Jordan has begun preparations to install 55 cameras at the Al-Aqsa Mosque compound, after months of contentious arguments over their installation appeared to be resolved.
Jordanian Minister of Endowment Hayil Daoud told the Jordanian al-Ghad newspaper Saturday that the ministry had reviewed all technical procedures before preparing the infrastructure for the installation.
The cameras are expected to be mounted on walls around the compound in order to document violations and raids carried out by the Israeli authorities, Daoud said.
The minister said the cameras would help Jordan politically, diplomatically and legally by providing material documentation of Israeli violations that could potentially be presented in court.
The cameras — which will roll 24 hours a day seven days a week — are expected to be fully controlled and monitored by the ministry, Dauod said, adding that the project was being implemented with the cooperation of Palestinian leadership.
Surveillance cameras in the Al-Aqsa Mosque compound have been the subject of tense discussions between Israel and Jordan, the official custodian of Muslim holy sites in occupied East Jerusalem, for months.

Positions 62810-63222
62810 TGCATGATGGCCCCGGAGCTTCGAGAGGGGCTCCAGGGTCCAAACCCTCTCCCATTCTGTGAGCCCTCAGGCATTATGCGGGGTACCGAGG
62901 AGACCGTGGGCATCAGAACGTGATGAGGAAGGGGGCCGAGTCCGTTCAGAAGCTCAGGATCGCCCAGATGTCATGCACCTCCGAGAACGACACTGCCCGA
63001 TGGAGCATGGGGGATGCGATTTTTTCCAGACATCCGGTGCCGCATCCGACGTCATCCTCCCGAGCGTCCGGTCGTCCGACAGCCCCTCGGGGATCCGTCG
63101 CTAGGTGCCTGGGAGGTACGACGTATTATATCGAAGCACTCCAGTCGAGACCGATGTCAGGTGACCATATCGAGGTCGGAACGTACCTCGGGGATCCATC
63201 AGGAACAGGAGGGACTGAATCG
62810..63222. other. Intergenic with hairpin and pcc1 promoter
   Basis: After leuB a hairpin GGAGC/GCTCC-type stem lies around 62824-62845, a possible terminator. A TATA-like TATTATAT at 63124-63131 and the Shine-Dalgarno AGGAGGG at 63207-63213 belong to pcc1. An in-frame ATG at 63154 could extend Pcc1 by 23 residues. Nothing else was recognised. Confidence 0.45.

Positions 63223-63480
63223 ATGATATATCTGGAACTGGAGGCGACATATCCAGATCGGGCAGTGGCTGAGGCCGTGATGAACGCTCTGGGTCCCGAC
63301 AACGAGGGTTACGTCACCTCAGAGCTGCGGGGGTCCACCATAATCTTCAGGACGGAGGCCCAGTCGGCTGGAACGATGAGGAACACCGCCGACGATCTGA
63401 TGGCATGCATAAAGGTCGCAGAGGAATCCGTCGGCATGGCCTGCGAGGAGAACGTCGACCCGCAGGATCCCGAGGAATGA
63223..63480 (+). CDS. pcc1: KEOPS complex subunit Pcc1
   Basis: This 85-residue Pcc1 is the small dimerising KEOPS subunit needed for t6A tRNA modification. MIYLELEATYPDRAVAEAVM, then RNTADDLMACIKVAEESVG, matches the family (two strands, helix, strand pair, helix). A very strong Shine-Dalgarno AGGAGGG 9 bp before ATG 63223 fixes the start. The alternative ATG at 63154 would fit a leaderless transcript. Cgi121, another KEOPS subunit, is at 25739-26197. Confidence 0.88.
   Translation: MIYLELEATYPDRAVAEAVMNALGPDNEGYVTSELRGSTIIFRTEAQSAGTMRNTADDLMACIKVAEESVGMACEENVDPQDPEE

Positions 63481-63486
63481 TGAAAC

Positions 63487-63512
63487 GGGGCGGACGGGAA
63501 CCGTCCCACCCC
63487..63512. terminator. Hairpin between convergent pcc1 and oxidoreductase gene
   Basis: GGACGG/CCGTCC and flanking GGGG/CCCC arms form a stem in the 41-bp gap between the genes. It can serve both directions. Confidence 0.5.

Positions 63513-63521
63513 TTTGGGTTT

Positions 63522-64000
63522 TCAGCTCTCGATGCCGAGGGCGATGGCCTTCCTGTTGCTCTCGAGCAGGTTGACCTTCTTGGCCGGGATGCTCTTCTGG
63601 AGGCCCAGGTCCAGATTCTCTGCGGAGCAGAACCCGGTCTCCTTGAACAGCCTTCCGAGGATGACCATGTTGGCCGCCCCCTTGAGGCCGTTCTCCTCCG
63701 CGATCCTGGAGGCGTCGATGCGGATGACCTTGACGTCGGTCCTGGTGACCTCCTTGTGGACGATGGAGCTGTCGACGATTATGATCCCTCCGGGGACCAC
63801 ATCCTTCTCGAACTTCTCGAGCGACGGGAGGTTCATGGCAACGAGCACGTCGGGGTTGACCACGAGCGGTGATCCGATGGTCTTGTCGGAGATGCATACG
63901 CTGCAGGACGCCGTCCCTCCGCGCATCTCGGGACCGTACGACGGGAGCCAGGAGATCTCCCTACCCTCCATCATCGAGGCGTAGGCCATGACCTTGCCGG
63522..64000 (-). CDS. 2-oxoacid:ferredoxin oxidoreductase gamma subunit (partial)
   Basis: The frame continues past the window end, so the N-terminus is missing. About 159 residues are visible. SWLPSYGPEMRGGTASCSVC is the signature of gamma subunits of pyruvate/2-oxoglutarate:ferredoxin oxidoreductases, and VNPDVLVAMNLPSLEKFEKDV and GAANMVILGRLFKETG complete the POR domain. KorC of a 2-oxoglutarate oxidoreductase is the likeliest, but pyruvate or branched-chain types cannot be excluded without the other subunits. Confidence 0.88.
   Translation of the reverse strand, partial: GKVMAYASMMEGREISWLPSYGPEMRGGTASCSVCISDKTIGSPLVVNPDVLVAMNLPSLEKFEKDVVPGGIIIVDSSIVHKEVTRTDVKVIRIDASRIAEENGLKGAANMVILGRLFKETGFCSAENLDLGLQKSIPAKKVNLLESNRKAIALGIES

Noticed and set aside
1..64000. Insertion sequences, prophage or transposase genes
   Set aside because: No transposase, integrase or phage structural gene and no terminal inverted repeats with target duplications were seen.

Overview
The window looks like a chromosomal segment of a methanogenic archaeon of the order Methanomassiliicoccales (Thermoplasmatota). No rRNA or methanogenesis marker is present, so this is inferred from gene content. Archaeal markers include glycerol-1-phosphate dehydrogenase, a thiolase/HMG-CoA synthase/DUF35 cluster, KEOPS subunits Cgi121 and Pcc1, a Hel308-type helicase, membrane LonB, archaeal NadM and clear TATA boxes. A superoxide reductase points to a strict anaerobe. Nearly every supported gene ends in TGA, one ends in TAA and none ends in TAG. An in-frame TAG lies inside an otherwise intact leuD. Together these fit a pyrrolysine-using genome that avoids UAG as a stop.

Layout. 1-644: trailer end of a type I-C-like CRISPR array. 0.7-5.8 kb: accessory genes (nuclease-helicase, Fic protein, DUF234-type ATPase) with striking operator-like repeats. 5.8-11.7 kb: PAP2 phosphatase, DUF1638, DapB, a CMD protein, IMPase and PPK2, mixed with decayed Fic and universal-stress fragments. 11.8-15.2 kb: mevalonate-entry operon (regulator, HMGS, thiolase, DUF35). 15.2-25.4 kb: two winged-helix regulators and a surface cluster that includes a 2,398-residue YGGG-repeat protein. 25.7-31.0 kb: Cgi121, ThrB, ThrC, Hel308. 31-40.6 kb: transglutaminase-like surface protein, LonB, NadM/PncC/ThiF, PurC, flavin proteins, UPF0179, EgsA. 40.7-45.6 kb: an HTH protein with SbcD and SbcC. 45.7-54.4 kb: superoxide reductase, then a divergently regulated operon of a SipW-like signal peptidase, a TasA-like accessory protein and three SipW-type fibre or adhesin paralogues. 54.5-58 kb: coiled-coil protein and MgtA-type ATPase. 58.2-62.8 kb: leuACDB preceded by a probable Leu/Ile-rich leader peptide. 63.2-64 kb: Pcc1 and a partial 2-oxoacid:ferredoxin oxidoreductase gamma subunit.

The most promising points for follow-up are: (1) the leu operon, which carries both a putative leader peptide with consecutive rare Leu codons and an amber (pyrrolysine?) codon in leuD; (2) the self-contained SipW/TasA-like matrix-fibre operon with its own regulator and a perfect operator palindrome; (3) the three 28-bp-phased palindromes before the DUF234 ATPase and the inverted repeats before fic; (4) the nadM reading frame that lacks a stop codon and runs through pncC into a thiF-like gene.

In October, Israel and Jordan, under mediation by the United States, agreed to install surveillance cameras across the mosque compound in a bid to ease tensions that began across the occupied Palestinian territories around that time.
Tensions were triggered in part by increased visitation to the holy site by far-right extremists accompanied by armed Israeli forces. Such visits often coincide with prevention of Palestinian access to the site.
Israeli police prevented the Islamic Endowment that runs the Al-Aqsa Mosque compound from installing surveillance cameras around the holy site later that month, claiming that an official agreement concerning their installation had not yet been reached.